Due to an administrative error (I deleted 10 days of intensive writing about Myanmar); the names of various temples and tiny villages have been wiped out from memory, mine and the computer’s!
We wanted to have lunch at a local restaurant. Faced with Zoe-sized chairs and tables on the pavement (fine for people who squat down all the time) we waited for a normal table and chairs to be available. Lunch, consisting of rice, soup, chicken, salads and other dishes, some really tasty, cost under $4.00 for three people.
First stop a local
market. to get a feel for the way people live and shop. Among the
stalls were stalls with a Singer sewing machine powered
by a large foot pedal. The stalls were very busy as women were ordering
new suits - long skirts and blouses - for the upcoming Thingyan New
Year Festival. While groups of women browsed and discussed the
styles in the Burmese "Burda", the seamstress measured the customers
and with feet pedalling merrily, the
First stop a local market. to get a feel for the way people live and shop. Among the stalls were stalls with a Singer sewing machine powered by a large foot pedal. The stalls were very busy as women were ordering new suits - long skirts and blouses - for the upcoming Thingyan New Year Festival. While groups of women browsed and discussed the styles in the Burmese "Burda", the seamstress measured the customers and with feet pedalling merrily,she sewed
Bagan is situated on the Ayeryarwaddy River, which is an important waterway for transporting logged teakwood and other goods, people and tourists; it is also where the people draw their water, wash their clothes and themselves and where the children play. Our lodge, Thiripyitsayar Sanctuary Resort, was situated near the river amongst lush gardens with our own private pagodas, two of the more than 1,000 pagodas in Bagan. All pagodas in Bagan are old; no new ones are allowed to be built there. Pagodas and stupas are made from brick and are solid; temples are the walk in ones. Colloquially all are referred to as pagodas.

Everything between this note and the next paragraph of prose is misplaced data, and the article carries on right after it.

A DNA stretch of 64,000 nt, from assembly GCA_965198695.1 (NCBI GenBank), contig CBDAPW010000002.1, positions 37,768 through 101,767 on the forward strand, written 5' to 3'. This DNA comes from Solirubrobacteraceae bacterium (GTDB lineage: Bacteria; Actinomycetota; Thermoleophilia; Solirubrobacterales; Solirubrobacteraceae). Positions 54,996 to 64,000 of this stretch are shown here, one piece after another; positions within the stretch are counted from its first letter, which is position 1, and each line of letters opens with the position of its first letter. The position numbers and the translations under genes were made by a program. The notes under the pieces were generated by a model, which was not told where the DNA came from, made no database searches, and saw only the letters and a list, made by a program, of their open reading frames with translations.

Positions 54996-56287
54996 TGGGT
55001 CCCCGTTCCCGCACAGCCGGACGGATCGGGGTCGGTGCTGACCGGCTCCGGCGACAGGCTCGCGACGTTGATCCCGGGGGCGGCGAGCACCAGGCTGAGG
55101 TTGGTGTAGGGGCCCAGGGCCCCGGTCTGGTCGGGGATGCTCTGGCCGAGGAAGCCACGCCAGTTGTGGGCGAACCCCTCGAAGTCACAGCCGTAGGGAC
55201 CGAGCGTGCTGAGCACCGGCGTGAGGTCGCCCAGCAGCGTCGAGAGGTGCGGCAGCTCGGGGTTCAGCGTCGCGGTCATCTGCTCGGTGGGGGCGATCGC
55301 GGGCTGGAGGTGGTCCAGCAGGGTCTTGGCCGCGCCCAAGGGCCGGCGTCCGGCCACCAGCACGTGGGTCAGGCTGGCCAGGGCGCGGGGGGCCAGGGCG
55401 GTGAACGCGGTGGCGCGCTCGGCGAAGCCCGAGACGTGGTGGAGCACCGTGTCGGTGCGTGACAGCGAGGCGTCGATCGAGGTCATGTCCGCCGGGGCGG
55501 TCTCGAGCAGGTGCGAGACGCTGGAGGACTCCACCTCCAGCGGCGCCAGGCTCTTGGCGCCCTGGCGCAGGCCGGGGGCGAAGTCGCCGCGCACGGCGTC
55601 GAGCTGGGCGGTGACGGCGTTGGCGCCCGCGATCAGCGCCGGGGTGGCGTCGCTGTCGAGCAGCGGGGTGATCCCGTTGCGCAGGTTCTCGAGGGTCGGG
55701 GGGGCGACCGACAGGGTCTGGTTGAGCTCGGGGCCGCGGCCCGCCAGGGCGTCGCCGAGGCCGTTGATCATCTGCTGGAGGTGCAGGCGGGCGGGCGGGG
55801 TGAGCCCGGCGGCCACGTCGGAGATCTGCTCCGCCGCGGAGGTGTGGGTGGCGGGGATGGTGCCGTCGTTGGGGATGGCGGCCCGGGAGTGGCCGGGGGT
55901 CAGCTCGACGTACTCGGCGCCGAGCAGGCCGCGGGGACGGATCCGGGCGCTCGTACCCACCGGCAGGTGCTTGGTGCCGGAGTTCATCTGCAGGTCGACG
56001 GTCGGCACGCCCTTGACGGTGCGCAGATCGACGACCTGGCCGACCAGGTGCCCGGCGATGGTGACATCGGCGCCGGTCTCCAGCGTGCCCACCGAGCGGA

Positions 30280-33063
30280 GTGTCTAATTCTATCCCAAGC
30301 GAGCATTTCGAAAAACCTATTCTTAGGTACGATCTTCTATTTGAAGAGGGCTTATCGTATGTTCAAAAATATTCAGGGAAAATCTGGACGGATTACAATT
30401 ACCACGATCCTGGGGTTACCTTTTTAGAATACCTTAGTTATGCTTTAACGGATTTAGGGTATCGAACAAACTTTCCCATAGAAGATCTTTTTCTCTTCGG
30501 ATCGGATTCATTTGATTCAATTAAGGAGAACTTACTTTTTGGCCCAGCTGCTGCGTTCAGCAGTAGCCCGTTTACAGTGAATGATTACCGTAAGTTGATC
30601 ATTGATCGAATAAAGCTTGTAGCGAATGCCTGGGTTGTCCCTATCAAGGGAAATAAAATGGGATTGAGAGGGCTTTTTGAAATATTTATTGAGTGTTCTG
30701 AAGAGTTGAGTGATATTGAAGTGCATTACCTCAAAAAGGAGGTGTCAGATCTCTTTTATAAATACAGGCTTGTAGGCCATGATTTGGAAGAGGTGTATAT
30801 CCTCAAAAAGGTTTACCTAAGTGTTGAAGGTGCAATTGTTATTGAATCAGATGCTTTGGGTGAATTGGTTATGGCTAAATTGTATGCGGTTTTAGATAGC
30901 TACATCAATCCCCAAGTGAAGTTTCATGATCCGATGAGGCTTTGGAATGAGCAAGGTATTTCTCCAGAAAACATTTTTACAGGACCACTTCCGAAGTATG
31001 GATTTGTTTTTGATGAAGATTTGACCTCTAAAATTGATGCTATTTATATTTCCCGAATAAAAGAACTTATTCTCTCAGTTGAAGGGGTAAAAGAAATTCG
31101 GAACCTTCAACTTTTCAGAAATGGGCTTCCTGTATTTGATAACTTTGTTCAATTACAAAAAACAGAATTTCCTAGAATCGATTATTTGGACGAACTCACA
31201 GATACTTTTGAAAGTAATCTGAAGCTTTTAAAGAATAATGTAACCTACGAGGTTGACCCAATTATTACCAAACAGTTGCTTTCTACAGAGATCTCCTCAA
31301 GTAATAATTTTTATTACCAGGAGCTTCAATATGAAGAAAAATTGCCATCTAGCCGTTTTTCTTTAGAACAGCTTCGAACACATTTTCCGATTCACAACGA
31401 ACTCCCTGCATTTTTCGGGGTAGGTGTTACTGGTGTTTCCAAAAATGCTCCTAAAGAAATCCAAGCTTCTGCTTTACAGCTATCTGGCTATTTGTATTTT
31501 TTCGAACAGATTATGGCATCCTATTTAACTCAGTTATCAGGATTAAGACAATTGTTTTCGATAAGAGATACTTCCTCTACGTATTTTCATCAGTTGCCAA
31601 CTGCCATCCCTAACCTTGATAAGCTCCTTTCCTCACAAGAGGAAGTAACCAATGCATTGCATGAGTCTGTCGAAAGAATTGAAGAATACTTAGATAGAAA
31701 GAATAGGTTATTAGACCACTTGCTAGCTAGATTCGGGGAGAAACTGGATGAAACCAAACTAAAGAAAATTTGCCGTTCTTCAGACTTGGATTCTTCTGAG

One of the more interesting temples was the three spired temple that had the interior of two of them decorated and the third was plastered and even outlined for the decorations but it was not completed as the Mongols conquered the area in 1260 (?) and the artists ran away. Interestingly at the same time the Mongols conquered Jerusalem on the other side of the world and were defeated at the Battle of Ein Jalud not long before the Crusaders were finally expelled from our area. We climbed the78 steps of Ananda Temple late in the afternoon. It was an impressive site to see the many spires of pagodas rising above the trees, but the red ball of the sun disappeared into the haze while it was still high in the sky.
I bought a
mask and was delighted to find out that it was Travelling Buddha shown
here on the left as he delicately raises his cloak as he walks.
Travelling Buddha is certainly my
karma! I later bought a wad of gold leaf packets and rubbed it on the
mask back home. To the right is the Smiling Buddha. Depending on where